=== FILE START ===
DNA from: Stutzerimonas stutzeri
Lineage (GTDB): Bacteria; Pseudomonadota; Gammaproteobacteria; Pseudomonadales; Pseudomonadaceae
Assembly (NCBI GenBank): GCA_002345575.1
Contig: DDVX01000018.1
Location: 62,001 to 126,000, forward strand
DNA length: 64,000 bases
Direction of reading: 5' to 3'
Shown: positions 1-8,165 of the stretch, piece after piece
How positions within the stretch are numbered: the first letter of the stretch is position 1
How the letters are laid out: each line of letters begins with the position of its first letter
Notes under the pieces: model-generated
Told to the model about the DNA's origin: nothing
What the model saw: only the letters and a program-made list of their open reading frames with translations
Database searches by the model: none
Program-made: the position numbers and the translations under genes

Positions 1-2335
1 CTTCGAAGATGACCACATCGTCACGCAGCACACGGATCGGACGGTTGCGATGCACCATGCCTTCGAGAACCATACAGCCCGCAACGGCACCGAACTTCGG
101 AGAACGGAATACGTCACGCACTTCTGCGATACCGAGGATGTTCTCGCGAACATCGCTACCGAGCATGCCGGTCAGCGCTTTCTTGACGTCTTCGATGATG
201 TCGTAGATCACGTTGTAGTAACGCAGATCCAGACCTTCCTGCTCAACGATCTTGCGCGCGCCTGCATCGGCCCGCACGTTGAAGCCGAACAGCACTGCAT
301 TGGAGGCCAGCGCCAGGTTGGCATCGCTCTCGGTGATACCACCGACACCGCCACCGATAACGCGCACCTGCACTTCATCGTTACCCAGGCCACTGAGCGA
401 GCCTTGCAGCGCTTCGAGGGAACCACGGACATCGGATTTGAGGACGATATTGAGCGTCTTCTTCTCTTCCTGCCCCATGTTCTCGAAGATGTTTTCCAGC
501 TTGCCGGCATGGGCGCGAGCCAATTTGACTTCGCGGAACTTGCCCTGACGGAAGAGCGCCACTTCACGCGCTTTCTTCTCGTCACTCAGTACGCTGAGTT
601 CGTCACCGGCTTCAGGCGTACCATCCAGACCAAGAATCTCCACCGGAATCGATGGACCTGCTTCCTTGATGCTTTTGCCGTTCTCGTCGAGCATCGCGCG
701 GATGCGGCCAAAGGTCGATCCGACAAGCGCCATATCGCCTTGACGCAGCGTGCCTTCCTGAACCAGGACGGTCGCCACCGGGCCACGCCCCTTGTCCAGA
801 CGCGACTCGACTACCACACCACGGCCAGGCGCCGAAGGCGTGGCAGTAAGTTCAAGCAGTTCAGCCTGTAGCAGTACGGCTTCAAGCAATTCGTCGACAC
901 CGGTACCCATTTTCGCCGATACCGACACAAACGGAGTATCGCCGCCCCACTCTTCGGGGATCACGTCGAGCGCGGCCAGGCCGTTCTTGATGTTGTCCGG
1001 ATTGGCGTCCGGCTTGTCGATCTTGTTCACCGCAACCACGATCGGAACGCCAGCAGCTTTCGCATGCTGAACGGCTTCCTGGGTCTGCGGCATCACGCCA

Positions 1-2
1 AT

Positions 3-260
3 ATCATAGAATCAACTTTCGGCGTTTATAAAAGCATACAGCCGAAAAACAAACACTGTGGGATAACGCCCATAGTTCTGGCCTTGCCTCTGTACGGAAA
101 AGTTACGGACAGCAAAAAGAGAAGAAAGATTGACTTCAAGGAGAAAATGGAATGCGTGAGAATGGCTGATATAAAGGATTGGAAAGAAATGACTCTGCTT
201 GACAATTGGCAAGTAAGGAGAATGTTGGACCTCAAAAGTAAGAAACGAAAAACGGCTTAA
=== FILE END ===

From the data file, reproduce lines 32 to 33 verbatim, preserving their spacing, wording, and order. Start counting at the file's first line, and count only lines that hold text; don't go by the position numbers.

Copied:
101 AGTTACGGACAGCAAAAAGAGAAGAAAGATTGACTTCAAGGAGAAAATGGAATGCGTGAGAATGGCTGATATAAAGGATTGGAAAGAAATGACTCTGCTT
201 GACAATTGGCAAGTAAGGAGAATGTTGGACCTCAAAAGTAAGAAACGAAAAACGGCTTAA